Award recognizes outstanding faculty collaborations at IU Bloomington
Researchers to give public presentations Dec. 7
FOR IMMEDIATE RELEASE
Editor's note: This release has been updated to reflect the fact that the research presentations were rescheduled from an earlier date.
BLOOMINGTON, Ind. -- Two teams of Indiana University Bloomington faculty have been awarded the 2016 Outstanding Faculty Collaborative Research Award, jointly offered by the Office of the Provost and the Office of the Vice Provost for Research. The award recognizes collaborative faculty teams for their accomplishments in research, scholarship and creative activities.
“The Bloomington campus has a long tradition of cross-disciplinary collaborations among our faculty, and the Outstanding Faculty Collaborative Research Award and Lecture recognizes particularly powerful and innovative collaborations,” said IU Bloomington Provost and Executive Vice President Lauren Robel. “We are so pleased that the inaugural projects led to important discoveries and innovations in a number of fields, while also expanding the vibrant intellectual connections among our faculty. We look forward to seeing the exciting work produced by this year’s recipients.”
The award includes a $15,000 stipend to each team of collaborators to support their research programs. This year, awards have been made to two teams. Both teams will give presentations about their projects at 3 p.m. Dec. 7 at the IU Cinema. A reception will follow the lecture in the Social Science Research Commons, Woodburn Hall 200. The lecture and reception are open to the public.
The teams are Kimberly Novick, assistant professor in the School of Public and Environmental Affairs, collaborating with Richard Phillips, associate professor of biology in the College of Arts and Sciences; and H. Wayne Storey, professor of Italian in the College of Arts and Sciences, partnering with John A. Walsh, associate professor of information science in the School of Informatics and Computing.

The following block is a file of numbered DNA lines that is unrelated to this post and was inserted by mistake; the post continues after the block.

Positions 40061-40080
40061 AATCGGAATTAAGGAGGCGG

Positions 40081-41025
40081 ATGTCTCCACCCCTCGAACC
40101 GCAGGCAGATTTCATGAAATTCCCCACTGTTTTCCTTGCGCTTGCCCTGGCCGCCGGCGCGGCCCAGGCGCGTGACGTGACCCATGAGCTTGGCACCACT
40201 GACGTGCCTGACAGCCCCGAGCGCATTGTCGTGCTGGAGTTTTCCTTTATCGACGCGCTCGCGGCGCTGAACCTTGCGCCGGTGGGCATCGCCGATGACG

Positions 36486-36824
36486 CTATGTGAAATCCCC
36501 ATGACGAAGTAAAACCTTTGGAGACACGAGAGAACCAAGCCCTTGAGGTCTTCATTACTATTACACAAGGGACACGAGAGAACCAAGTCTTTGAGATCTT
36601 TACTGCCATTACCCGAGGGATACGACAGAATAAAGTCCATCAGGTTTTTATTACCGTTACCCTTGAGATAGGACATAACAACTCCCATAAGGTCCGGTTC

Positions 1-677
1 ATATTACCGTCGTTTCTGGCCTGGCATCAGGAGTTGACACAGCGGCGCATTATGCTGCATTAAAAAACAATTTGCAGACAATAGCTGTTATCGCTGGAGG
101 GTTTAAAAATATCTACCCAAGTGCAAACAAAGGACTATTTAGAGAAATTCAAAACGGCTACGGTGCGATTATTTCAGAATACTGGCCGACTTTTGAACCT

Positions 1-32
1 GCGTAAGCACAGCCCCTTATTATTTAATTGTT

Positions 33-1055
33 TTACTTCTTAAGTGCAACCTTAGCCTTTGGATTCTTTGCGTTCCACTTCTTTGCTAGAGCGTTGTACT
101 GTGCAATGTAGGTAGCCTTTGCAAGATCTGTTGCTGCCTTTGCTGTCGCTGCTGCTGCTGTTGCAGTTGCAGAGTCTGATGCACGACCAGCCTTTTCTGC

“The selected projects in this award program continue to be excellent models for future faculty collaborations, some involving quite diverse partners,” said Rick Van Kooten, vice provost for research at IU Bloomington. “We are very pleased to present this award to two outstanding teams who are making such distinctive scholarly contributions through their collaborative work.”
Novick and Phillips have collaborated on a number of projects to better understand interactions between the climate system and the forests of the Eastern United States, specifically how much carbon dioxide these forests remove from the atmosphere each year and how much water the ecosystems use in the process. In their presentation, “The Breath of Trees: Interactions Between Eastern U.S. Forests and the Climate System,” Novick and Phillips will discuss how measurements of plant physiology and meteorology can be combined with tree ring studies and soils data to examine the potential impacts of droughts on the global carbon cycle.
Storey and Walsh’s presentation, “Intricate Simplicity: Editorial and Digital Design in the Petrarchive Project,” features their collaboration on Petrarch’s “Canzoniere,” one of the most influential collections of poetry in world literature. With initial seed funding from IU’s New Frontiers in the Arts and Humanities program, Storey and Walsh have spent the past several years developing digital representations of Petrarch’s complex medieval texts. Their lecture presentation will provide an overview and sampling of the editorial and design solutions they’ve created for their digital edition of Petrarch’s masterwork.